As someone who works to promote recycling and waste reduction in Arlington, I am often asked questions about which plastics are recyclable, what to do about plastic bags and why we don’t simply ban plastic bags or Styrofoam© (a misnomer commonly used to identify foam items made from polystyrene plastic), the most visible types of plastic found in our environment. The answers to these questions are never straight-forward as the recycling industry is always evolving.
Plastics come in a large spectrum of grades, called resins, all with different values and markets. These different grades can be sorted from the recyclables stream via optical sorting mechanisms and then combined or separated, depending on the markets at any given time. The more fine-tuned the sorting process, the more labor and resources it takes to separate those commodities. PET (often marked #1, think water bottles and dish soap containers) and HDPE plastics (marked as #2 and commonly used for laundry detergent or milk jugs) have the most value and are usually separated out and “baled” (yes, as in a “bale” of hay) as their own commodities. Rigid plastics #3-#7 are considered lower grade plastic resins, and thus oftentimes are combined together to make a lower grade commodity bale. Recyclers closely watch the markets and decide on a week-to-week or even day-to-day basis how much they want to sort. If all plastics are low in value during a given time period, the recycler may decide to bale all grades together, as expending resources to separate them may not pay off. It is also worth noting that plastics prices are directly tied to crude oil prices.
To see a local material recovery facility at work, visit https://www.americandisposal.com/recycling where you can tour the facility virtually via an online video.
Of course, it can’t be as easy as recycling ALL #1-7 plastics. The following are examples describe plastics that should NOT go into your curbside recycle container.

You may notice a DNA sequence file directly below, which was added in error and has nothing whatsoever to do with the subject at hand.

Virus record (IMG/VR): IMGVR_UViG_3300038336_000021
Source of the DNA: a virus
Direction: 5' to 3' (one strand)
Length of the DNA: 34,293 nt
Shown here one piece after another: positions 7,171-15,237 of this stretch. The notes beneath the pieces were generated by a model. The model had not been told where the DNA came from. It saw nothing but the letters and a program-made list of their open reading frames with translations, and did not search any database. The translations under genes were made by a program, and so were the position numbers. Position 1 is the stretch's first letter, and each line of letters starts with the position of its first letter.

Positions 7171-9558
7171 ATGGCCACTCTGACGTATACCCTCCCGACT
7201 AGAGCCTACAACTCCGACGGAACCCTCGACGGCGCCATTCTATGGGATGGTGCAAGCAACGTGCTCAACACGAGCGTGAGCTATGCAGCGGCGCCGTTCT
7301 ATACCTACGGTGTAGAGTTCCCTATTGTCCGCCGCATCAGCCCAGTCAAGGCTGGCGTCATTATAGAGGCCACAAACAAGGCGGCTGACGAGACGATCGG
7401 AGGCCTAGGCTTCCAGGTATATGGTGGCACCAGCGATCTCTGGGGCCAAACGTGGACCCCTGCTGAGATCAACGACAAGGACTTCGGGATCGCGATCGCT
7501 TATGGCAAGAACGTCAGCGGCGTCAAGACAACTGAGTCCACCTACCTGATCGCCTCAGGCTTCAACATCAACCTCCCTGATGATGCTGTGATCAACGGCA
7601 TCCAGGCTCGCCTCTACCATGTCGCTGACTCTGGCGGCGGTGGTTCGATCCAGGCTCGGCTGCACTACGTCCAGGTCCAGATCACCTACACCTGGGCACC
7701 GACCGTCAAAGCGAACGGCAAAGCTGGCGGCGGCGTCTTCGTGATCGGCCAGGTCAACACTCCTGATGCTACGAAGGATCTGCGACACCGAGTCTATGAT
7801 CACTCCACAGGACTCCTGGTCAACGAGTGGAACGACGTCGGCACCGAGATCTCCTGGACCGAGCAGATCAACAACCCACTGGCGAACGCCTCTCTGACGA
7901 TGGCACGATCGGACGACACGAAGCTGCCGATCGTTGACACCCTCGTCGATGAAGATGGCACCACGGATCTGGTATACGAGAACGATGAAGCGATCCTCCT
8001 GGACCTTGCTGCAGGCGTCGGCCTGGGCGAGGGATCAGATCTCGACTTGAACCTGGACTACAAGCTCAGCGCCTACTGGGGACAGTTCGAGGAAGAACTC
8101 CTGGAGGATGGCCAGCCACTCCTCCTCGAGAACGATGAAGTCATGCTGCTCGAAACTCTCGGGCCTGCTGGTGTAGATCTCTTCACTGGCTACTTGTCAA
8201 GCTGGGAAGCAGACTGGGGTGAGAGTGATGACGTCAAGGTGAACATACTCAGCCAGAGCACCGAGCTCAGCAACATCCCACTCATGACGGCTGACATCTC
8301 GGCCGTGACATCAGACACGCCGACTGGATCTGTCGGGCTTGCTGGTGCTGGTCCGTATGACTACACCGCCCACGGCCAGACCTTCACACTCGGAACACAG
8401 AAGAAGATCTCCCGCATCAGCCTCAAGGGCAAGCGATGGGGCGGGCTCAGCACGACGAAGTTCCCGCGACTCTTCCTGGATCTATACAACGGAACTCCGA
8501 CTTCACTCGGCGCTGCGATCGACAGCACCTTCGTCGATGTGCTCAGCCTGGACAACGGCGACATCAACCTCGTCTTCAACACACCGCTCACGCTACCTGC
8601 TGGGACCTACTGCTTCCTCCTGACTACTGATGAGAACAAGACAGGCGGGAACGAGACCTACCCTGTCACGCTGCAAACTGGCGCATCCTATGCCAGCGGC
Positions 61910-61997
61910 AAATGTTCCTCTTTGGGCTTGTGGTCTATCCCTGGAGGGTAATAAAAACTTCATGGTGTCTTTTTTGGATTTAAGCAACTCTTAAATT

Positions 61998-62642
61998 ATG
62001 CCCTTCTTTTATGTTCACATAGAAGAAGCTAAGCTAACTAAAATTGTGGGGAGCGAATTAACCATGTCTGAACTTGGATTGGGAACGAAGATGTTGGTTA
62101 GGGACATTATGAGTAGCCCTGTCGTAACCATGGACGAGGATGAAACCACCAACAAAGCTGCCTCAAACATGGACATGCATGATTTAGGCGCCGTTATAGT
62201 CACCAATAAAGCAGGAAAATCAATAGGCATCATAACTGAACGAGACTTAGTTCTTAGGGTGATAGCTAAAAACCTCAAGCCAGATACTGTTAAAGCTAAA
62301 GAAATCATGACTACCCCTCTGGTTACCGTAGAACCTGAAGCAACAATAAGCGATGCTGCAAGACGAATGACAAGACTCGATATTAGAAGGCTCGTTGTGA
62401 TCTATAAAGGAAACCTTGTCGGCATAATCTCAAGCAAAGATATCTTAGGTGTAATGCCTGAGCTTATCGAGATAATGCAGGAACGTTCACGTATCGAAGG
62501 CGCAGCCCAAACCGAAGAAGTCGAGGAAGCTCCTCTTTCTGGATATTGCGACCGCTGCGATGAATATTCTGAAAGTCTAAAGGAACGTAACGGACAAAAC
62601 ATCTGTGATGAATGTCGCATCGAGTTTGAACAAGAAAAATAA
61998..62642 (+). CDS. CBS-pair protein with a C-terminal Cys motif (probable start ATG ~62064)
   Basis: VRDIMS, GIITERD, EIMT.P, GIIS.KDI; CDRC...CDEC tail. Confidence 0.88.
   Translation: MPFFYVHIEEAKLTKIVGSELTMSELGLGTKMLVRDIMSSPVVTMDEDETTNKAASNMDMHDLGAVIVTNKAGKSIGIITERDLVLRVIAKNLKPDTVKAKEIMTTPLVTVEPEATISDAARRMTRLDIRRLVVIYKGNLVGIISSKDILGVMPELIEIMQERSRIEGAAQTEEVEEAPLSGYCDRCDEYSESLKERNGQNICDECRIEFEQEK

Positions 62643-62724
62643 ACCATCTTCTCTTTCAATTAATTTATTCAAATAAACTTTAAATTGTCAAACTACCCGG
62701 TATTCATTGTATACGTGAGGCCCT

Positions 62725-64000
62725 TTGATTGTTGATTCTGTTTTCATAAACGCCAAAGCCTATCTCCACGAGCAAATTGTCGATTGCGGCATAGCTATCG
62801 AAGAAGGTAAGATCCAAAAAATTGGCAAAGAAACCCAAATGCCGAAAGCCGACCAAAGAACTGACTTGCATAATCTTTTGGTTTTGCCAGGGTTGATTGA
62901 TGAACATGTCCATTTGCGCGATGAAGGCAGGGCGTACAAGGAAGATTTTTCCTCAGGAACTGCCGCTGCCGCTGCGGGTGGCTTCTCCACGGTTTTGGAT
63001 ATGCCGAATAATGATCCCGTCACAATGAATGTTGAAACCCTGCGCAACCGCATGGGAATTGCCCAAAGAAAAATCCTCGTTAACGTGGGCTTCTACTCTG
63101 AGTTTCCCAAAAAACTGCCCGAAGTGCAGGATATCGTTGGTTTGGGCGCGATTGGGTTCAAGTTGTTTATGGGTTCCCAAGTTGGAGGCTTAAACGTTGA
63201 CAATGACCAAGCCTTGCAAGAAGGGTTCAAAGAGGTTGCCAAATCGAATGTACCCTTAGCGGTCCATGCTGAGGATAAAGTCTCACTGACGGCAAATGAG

- PS #6 is the code you will find on your foam, or polystyrene, cups and “to-go” boxes, as well as plastic coffee cup lids, Solo© cups, and other clear plastic cups and containers. This is a very low grade plastic and is not economically recycled, as stable markets do not exist for these materials.
- Plastic films (usually labelled as #4) are recyclable, but not at the recycling facilities used for processing curbside recyclables, as it is very difficult to “sort” this material via the mechanical methods used at the facilities. In fact, plastic bags wreak havoc on sorting equipment, causing many mechanical breakdowns and process delays for equipment clean out. The best way to ensure that plastic bags get recycled is to take them to local grocery stores or retailers, where they can be captured as a clean, separated, and specialized commodity. Other flexible plastic materials that can be recycled this way include dry cleaning bags, bread bags, flexible plastic packaging from products such as paper towels, cases of soda, cotton balls, or bathroom tissue; shipping pillows, and sealable or “zippered” plastic food bags. Note that food or cling wrap, prepared food bags or biodegradable bags should not be recycled.
Getting Rid of Foam and Plastic Bags Altogether
Some folks ask why Arlington County is not aiming to ban or tax the more problematic plastics such as plastic bags or foam containers, a move some neighboring jurisdictions—namely D.C., Prince George’s County, MD and Montgomery County, MD—have recently done. Since Virginia is a Dillon Rule state, local governments are only granted powers that are specifically authorized by the Virginia General Assembly. Therefore, Arlington cannot pass an ordinance of this nature unless given express consent from the General Assembly. Several bag tax bills have been proposed in recent years, but all have been defeated in the committee stage of the legislative process.
While it is good that healthy markets exist for some plastics recycling, the best option is to lessen the demand for such materials. The Solid Waste Bureau encourages you to avoid the problematic plastics described in this article, as well as single-use packaging as much as possible. Try utilizing reusable containers like stainless steel “to-go” coffee or water containers, and of course always try to bring your own grocery bags when you shop.